The Grape and Growler, 155 wade Rd., Latham, 783-8000, grapeandgrowler.com. Serving 11-10 Mon-Wed, 11-2 Thu-Sat. AE, D, MC, V.
Cuisine: pub fare
Entreé price range: $6 (Caesar salad) to $18 (meat-lover’s pizza)
Ambiance: excitable pub
We entered to a blast of jukebox, a bass-heavy throb that struck fear in the eyes of my wife. Not on her account, although she’s been known to plug her ears when a mildly noisy bus goes by, but because she assumed I’d want to leave. Such is the power of hunger, however, that I took us to one of the many empty tables in the place.
It was soon enough after 5 on a Friday evening that an after-work crowd had assembled at the bar, managing, with the conversational virtuosity given to those who frequent clamorous watering holes, to understand one another. Unless it’s a matter of dumbly acknowledging that which you didn’t actually hear, and responding with what you’re confident won’t be heard.
We sat and studied the menus. The room is large enough to hold about a dozen tables a comfortable distance from one another. The ceiling is decorated with several parallel rows of beer taps, souvenirs, I later learned of Savannah’s, the downtown Albany establishment formerly owned by Joe Schaefer and Peter Cusato.
The growler end of things is celebrated with a 30-strong on-tap list, at the least-threatening end of which is Coors Light, heaven help you, but it goes on to include such stalwarts as Smithwicks, Harp, Newcastle Brown and Guinness (with which I immediately slaked the thirst and aggravated the appetite), and local brews like Saratoga Lager, Saranac Blueberry Blonde Ale and a couple of selections apiece from Ommegang and Lake Placid.
At the grape end—sadly for me, I didn’t explore it. Turns out there’s a separate room, separated by hallway and door, that serves as the wine bar, where we could have enjoyed our meal in relative quiet. I discovered it on a return visit for lunch. So there truly is the potential here to satisfy both beer-seeking and wine-seeking requirements, although the grape-end of things hasn’t taken off to the extent where there’s always a bartender on-hand for that room.
Schaefer runs front-of-house operations; Cusato, whom I spoke with on my second visit, is in the kitchen and oversees what you’ll be eating. Julie, my affable server, exhorted me to celebrate a rainy day with the house specialty, mac and cheese—“Made to order!”—and so I did, choosing the Big Boy Mac and Cheese ($11), recommended, no doubt, to suit my body type.
It’s the traditional M&C (which is $10), topped with chili (available alone for $3 or $6), and it’s mountainous. When I say it’s good, when I say it’s satisfying, I am judging it in terms unrelated to gourmet dining. There’s nothing rarefied about this dish, and there shouldn’t be. What’s done well is the reimagining of it away from the odious instant variety, with grown-up sized pasta and a more interesting blend of cheeses.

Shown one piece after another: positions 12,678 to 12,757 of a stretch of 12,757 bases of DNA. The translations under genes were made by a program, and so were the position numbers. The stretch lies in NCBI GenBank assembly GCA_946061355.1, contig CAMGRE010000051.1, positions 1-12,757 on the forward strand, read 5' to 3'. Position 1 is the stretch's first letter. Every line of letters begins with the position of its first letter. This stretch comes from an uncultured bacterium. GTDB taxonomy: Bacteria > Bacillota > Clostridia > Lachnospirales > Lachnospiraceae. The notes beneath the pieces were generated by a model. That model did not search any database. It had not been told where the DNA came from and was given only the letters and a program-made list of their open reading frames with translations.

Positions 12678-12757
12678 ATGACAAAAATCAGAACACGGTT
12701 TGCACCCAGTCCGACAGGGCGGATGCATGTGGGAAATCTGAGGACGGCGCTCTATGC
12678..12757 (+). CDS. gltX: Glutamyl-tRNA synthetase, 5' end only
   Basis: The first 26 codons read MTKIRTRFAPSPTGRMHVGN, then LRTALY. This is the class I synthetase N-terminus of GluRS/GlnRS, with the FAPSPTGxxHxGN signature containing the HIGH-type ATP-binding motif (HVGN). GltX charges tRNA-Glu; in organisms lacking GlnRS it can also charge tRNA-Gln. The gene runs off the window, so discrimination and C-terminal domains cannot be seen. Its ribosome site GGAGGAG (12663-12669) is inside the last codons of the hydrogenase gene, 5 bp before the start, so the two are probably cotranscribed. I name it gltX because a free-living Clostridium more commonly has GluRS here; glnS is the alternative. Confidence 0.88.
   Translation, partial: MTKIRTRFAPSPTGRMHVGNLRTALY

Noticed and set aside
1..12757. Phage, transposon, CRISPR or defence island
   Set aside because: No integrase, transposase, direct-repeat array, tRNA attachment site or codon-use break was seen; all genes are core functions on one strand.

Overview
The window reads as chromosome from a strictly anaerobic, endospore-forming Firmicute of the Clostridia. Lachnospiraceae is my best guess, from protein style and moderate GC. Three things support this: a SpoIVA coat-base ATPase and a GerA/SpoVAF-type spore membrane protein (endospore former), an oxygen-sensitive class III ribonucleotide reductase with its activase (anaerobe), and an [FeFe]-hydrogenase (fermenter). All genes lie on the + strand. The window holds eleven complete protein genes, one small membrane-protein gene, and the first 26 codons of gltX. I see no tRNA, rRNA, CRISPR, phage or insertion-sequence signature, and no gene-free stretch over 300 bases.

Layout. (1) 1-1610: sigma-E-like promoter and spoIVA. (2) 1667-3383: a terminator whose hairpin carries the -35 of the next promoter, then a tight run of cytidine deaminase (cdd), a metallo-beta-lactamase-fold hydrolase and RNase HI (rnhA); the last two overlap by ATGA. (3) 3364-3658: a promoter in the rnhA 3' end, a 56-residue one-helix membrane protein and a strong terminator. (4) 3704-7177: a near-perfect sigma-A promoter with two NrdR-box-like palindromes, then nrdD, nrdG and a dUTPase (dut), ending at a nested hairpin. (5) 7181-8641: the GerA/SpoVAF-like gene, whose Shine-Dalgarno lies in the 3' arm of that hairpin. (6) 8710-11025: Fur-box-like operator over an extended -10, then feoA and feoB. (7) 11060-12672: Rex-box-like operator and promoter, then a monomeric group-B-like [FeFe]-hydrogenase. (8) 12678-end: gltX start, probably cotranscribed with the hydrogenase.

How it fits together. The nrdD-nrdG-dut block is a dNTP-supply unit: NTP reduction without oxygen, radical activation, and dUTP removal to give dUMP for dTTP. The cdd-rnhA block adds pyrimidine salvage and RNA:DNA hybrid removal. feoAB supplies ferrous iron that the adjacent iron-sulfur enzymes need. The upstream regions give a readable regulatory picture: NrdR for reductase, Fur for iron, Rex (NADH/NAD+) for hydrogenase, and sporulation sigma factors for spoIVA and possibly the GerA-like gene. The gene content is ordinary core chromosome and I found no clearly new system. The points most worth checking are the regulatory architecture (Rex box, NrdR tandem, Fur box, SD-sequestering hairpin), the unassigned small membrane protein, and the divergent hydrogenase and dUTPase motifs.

The Grape and Growler opened in late July, not far from Wade Road’s many industrial and airport-related entities (there’s a Lear Jet Road nearby!) and an easy escape from Wolf Road’s array of chain restaurants. The menu is straight-ahead pub fare, but with as much of it made from scratch as is convenient. For example: the house dressing is homemade blue cheese, of a texture far less mucilaginous than the store-bought stuff.
Appetizers include nachos ($8), fried calamari ($9), popcorn shrimp ($7) and a $10 combo platter of four items with four sauces. Black bean and French onion are featured soups ($6, with a cup of black bean available for $3) and among the 13 salads are Caesar ($6), chef or tuna or taco ($8 apiece), Italian, Vermont or Bleu (sic!) Chicken, the last-named featuring artichoke hearts and olives in addition to crumbles of the much-misspelled cheese ($9 apiece).
Poached pear salad is $8 and sports softened pear slices and crispy, cinnamon-rich candied walnuts, with blue cheese and tomato slices mixed with romaine, served with a balsamic vinaigrette. It was an unspectacular, slightly overdressed assemblage that performed exactly as expected.
Much of what helped me remain jukebox-oblivious was a burger craving. Our server that evening assured me the burgers were terrific and that I could get one cooked precisely to my specification. I wasn’t prepared to tackle the Grumbling Growler, a $25, 16-inch monstrosity. Nor was the peanut butter-coated, donut-housed burger ($9) a candidate. The egg-and-cheese enhanced burger was a possibility ($9), as was the Bonanza Growler, with its bacon and barbecue sauce ($9), but I went for the Angry Buffalo Growler ($9), served with jalapeños and buffalo-wing sauce.
It arrived with not a trace of the hoped-for pink within, but what’s the point of complaining? That’s a thing that needs to be gotten right right off the bat. And it was still enjoyable—it just seemed like a chain-restaurant burger.
My wife’s order of chicken quesadillas ($10) was a better example of satisfying pub fare, assembled well and of large-enough size to provide her a next-day lunch. And an order of chicken wings (10 for $8), with a homemade sauce hot enough to give an appreciable kick, was excellent (you’ve also got mild, medium, honey-barbecue and garlic among the candidate sauces).
We left too early for the entertainment, which, each Friday and Saturday, is Bandeoke: you get to sing your karaoke favorites with a band, a group known as the Ruddys. And Thursday is Trivia Night. It’s a strange neighborhood for a neighborhood pub, but I like the promised diversity of the place, I very much like the mac and cheese, and I’m going to give them another shot at that burger.